Characteristics and outcomes of patients admitted to the first psychiatric intensive care unit in Egypt

South African Journal of Psychiatry


 
 
Field Value
 
Title Characteristics and outcomes of patients admitted to the first psychiatric intensive care unit in Egypt
 
Creator Okasha, Tarek A. Sabry, Walaa M. Zaki, Nivert H. Rabie, Menan A. Elhawary, Yomna A.
 
Subject Psychiatry psychiatric units; intensive care; outcomes; demographic-characteristics; psychiatric intensive care units
Description Background: Psychiatric intensive care units (PICU) have become an essential part of psychiatric hospital design worldwide, there are few published data about their effectiveness.Aim: In this study, the characteristics and outcomes of 50 Egyptian patients admitted to the first PICU in the Middle East region between April 2015 and October 2018 were retrospectively examined.Setting: The study was conducted at the Institute of Psychiatry, Ain Shams University.Methods: Data on patients in PICU at the Institute of Psychiatry, Ain Shams University, were collected retrospectively and analysed and included information on previous psychiatric contact, diagnoses, causes of admission and outcomes. Continuous and categorical variables were subjected to statistical analyses.Results: The majority of patients in PICU were of female gender, having a diagnosis of schizophrenia. The most common reason for admission to the PICU is the management of delirium, followed by catatonia. The average length of patients’ stays in PICU ranged from half a day to 16 days. Immediate outcome differed where the majority of patients (47 patients, 94%) were discharged to the inpatient psychiatric ward.Conclusion: This study reviewed practice in the first PICU in Cairo, Egypt, over 3 years, showing the importance of ongoing evaluations of patient populations in providing the best clinical practice; the typical PICU patient is likely to be: female, suffering from schizophrenia or bipolar affective disorder (BAD). The most common reason for PICU admission is for the management of delirium followed by catatonia.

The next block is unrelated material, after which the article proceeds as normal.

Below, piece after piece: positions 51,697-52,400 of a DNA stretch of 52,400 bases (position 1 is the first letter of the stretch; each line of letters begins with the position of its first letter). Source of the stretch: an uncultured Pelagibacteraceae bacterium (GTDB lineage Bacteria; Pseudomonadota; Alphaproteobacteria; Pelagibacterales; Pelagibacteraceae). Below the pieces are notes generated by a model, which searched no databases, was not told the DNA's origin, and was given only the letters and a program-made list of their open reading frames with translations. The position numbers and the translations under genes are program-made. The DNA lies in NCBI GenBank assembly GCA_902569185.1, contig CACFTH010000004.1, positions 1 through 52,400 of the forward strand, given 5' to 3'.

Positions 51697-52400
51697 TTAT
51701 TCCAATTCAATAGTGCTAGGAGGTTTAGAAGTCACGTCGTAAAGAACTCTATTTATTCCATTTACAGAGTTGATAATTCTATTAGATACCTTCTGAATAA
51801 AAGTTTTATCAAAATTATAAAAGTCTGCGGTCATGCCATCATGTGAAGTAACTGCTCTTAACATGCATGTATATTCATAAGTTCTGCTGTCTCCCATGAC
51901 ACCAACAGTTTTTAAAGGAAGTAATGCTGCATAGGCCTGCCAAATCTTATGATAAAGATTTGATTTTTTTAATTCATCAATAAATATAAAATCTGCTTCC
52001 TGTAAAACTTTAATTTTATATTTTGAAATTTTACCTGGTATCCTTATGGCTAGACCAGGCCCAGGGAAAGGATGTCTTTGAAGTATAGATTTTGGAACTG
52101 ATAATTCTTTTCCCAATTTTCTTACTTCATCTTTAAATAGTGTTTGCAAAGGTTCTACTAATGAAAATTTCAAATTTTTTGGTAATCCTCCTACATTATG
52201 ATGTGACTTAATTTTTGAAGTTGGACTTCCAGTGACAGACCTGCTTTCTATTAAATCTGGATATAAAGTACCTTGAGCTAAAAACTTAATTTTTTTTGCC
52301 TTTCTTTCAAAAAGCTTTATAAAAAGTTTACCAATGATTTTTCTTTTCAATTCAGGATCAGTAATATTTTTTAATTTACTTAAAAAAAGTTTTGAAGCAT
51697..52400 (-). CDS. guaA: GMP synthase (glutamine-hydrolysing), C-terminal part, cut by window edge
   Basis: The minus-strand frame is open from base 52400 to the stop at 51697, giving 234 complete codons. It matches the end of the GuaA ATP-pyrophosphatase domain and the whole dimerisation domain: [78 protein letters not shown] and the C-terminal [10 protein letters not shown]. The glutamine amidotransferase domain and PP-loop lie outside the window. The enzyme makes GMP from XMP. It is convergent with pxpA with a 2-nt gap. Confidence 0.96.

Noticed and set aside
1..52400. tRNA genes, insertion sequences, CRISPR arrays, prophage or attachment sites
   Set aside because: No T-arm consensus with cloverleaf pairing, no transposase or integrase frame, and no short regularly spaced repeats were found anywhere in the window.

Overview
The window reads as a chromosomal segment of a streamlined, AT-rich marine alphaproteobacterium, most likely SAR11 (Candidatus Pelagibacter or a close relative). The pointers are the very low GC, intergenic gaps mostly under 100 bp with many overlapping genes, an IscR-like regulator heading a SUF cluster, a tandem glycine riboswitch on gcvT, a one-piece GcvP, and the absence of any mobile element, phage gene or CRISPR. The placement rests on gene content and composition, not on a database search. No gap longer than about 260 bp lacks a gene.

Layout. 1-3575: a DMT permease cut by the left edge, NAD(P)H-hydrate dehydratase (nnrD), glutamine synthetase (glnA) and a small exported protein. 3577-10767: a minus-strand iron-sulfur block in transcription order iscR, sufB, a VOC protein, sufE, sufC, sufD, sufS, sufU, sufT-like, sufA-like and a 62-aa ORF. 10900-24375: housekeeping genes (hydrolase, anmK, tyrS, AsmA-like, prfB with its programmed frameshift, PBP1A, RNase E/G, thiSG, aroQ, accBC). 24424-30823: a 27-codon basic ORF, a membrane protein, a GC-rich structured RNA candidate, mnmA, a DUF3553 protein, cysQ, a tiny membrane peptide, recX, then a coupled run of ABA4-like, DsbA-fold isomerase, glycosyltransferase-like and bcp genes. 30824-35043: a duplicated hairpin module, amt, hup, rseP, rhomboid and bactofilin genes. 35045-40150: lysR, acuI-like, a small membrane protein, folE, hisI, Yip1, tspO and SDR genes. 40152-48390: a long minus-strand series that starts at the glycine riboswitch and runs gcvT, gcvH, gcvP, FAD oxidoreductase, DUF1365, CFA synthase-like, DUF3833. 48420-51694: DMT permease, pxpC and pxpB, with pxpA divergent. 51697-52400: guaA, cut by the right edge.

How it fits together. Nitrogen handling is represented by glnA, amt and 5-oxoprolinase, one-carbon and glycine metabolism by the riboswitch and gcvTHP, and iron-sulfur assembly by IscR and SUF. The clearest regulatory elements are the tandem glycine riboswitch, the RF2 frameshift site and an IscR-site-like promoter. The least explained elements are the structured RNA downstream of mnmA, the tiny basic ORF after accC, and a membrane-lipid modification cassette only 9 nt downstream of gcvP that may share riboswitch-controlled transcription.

Publisher AOSIS
 
Contributor
Date 2021-03-18
 
Type info:eu-repo/semantics/article info:eu-repo/semantics/publishedVersion — retrospective study
Format text/html application/epub+zip text/xml application/pdf
Identifier 10.4102/sajpsychiatry.v27i0.1527
 
Source South African Journal of Psychiatry; Vol 27 (2021); 6 pages 2078-6786 1608-9685
 
Language eng
 
Relation https://sajp.org.za/index.php/sajp/article/view/1527/2047 https://sajp.org.za/index.php/sajp/article/view/1527/2046 https://sajp.org.za/index.php/sajp/article/view/1527/2048 https://sajp.org.za/index.php/sajp/article/view/1527/2045
 
Coverage Africa;egypt;cairo,Abbassyia april2005-october2018 50;,24 males;26 females
Rights Copyright (c) 2021 Tarek A. Okasha, Walaa M. Sabry, Nivert H. Zaki, Menan A. Rabie, Yomna A. Elhawary https://creativecommons.org/licenses/by/4.0